By Marty Appel
Doesn’t it seem like to earth should shake a little when the last out is recorded in Yankee Stadium next fall? Or when the (I can hardly say it) wrecking ball hits?
With Yankee Stadium in its final season on its current patch of land in the South Bronx, every emotional attachment that people can have to a destination filled with happy memories will need to be visited. It’s our way, through the written word, of expressing the loss.
It is a monumental moment – America’s most celebrated sports venue will be no more. You might as well say that the Eiffel Tower is being dismantled or that the Taj Mahal is being converted into a Wal-Mart.
And not only that! The much maligned and hardly beloved Shea Stadium, ten miles away, is also doomed! The Mets are building their new home – Citi Field – in the Shea parking lot, evoking the look of old Ebbets Field, while the Yankees construct a new Yankee Stadium (thankfully, no naming right sold), just north of the current structure, a long foul ball across Babe Ruth Plaza and 161st Street.
Two major league ballparks in the nation’s most popular city, exiting stage right in the same month, is an enormous confluence of history for lovers of sports. While Yankee Stadium is steeped in more tradition than there are appropriate adjectives in the dictionary, Shea is not without its miraculous moments. Multiple generations have sat together below the departing jets of neighboring LaGuardia Airport and had the times of their lives watching the Mets make history.
Never mind that the Yankees played 37 World Series in Yankee Stadium and that the Mets played four in Shea. It’s not always about the big games. Sometimes its just the experience; going with friends or family, seeing a great play, celebrating a victory in the company of strangers – now suddenly comrades. The feel of exiting Yankee Stadium to Frank’s “New York, New York” after a Mariano Rivera save has been as good a feeling as there is in New York’s culture. And Shea, so denigrated as an architectural disaster – hey, when Robin Ventura hit that walk off grand slam single, did anyone really care that Frank Gehry didn’t design the place?
“Shea may not be beautiful,” says Bill Goff, who has sold ballpark lithos for 20 years through Goodsportsart.com. “But ballparks aren’t necessarily about beauty. It’s about memories. Shea has always been one of our best sellers despite all you hear about it.”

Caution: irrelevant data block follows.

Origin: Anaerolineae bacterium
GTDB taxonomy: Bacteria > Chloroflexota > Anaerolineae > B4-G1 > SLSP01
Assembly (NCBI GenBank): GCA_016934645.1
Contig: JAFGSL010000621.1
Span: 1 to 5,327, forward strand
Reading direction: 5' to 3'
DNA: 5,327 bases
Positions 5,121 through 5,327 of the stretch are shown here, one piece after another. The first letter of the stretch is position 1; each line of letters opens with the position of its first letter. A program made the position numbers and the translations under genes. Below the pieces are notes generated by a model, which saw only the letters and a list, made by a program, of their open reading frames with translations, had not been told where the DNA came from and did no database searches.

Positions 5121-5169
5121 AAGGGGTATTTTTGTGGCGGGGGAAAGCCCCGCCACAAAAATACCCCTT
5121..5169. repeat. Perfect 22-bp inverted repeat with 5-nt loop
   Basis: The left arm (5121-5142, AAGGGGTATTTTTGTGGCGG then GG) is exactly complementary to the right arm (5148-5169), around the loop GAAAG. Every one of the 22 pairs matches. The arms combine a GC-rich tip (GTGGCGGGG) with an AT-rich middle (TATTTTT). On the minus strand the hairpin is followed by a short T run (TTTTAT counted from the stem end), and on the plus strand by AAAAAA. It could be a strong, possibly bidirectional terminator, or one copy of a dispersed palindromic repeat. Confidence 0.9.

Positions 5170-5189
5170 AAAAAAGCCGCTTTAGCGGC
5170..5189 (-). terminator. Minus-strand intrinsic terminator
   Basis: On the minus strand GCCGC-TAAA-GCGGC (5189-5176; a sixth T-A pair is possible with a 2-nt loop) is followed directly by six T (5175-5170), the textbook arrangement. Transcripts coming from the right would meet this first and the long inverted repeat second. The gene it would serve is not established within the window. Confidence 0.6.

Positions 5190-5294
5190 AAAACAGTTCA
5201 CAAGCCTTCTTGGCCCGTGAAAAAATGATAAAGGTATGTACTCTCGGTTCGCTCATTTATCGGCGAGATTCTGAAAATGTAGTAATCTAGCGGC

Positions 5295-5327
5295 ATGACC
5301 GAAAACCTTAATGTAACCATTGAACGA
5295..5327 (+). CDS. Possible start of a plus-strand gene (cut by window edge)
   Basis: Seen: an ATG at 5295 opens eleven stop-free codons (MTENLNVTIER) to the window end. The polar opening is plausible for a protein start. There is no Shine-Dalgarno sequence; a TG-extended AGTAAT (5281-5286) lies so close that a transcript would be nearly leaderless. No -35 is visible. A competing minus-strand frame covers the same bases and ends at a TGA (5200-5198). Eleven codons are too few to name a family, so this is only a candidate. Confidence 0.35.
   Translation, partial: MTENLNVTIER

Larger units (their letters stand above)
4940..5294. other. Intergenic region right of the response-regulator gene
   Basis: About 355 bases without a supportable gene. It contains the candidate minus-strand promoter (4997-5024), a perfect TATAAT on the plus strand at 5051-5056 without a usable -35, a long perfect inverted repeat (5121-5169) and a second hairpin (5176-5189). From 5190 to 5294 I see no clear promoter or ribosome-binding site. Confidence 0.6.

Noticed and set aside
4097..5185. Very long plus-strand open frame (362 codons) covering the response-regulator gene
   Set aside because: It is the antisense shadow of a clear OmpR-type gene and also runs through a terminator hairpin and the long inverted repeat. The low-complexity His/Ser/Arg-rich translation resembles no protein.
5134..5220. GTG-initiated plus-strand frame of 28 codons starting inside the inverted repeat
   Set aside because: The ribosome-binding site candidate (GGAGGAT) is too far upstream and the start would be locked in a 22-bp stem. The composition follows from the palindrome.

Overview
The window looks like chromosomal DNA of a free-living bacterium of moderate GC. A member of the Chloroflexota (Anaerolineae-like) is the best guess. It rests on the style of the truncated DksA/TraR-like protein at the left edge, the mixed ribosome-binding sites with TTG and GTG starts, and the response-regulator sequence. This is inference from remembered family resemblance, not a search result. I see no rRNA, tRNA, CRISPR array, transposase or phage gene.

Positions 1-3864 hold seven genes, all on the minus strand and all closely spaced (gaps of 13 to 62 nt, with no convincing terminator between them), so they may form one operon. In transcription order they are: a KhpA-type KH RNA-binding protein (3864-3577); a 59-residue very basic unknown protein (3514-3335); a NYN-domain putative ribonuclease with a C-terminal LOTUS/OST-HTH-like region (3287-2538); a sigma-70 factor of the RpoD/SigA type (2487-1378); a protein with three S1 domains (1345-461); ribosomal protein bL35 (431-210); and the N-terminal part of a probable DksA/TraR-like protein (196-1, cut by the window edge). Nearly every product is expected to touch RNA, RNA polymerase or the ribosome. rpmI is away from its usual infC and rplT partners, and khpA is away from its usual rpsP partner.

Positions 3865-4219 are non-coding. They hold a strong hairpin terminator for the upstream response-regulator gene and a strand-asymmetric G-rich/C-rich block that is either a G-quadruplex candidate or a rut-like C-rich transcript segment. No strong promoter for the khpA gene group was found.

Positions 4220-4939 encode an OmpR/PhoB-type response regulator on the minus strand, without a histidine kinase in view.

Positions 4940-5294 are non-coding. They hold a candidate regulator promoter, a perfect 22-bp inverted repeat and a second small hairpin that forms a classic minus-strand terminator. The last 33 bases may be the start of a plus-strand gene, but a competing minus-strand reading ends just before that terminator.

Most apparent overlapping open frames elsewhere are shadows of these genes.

Ballparks come, ballparks go. Myths abound. Are Ruth and Gehrig and the others actually buried in Yankee Stadium under those grave-like looking monuments? Well, no. And who exactly let that black cat free in 1969 to walk in front of the Cubs dugout and essentially knock Durocher’s team out of the pennant race? We still don’t know.
Yankee Stadium, built in 1922 and opened in ’23, was the first triple-decked stadium in the country. I used to think it was also the first to be called a “stadium,” but later research revealed that Griffith Park in Washington became Griffith Stadium a couple of years earlier, and that John Brush, owner of the Giants, tried to convert the Polo Grounds to Brush Stadium in the early teens. It didn’t take. College football fields, notably Harvard Stadium, which was built in 1903, had first dibs on the word in any case.
There are actually very good reasons for the two teams to move next season, so this is all about sentimentality and not at all about logic.
Yankee Stadium, in its current form, was not the ballpark that it was from 1923-1973, when the inspiring façade encircled the field. Once it was remodeled (1973-76), it remained majestic and awesome, but it was just not the place where Ruth, Gehrig, DiMaggio and Mantle played. Still, it would become the home to Munson, Jackson, Winfield, Mattingly, Jeter, and A-Rod, would have plenty of its own history, and was the same land on which the earlier legends played.
But it wasn’t built with 4 million people a season in mind. To negotiate its crowded corridors, to exit at the same time down narrow ramps, and the wait on long concession and restroom lines was all one needed to experience to know that the newer parks provided far more comfort.
As for Shea, which Casey Stengel hailed for its escalators in 1964 (“fewer heart attacks”, he said), there will always be the memories of the Serval Zipper sign a mile past left center field, when the Miracle Mets were winning hearts everywhere with their 1969 world championship. Or of the recently deceased Karl Ehrhardt, the “Sign Man,” who like “Freddy Sez” with his tin pan and spoon at Yankee Stadium, became part of the culture. How many fans could say they rose to such heights?
Things could be worse! The Mets, after all, are moving a few hundred feet, not 3,000 miles like the Dodgers and Giants did a half-century ago! And the Yankees had plenty of opportunities to move to New Jersey, but chose to stay where they belong, despite what remains a tough parking situation and a neighborhood that has failed to improve much despite the team’s drawing power.
As the City of New York owns both current facilities, what becomes of the seats and pieces of the structure is in its hands. When old Yankee Stadium saw its last game in 1973, E.J. Korvette’s department store acquired the seats and sold them for $7.50 plus five proofs of purchase from Winston cigarettes. We’re smarter now about smoking – AND about memorabilia – than we were back then.
But nostalgia is nostalgia. We will remember the good times spent in those two ballparks, the good feelings shared among our section, those nice cold $8.75 beers (are they Buds? Millers? When it was $2 at least we knew it was Ballantine or Rheingold).
So here’s to a new era of great moments in a great city for two history-laden franchises. The Yankees haven’t turned a triple play since 1968. The Mets haven’t had a no-hitter since they began in ’62. I’m feeling something special for the last game of the season!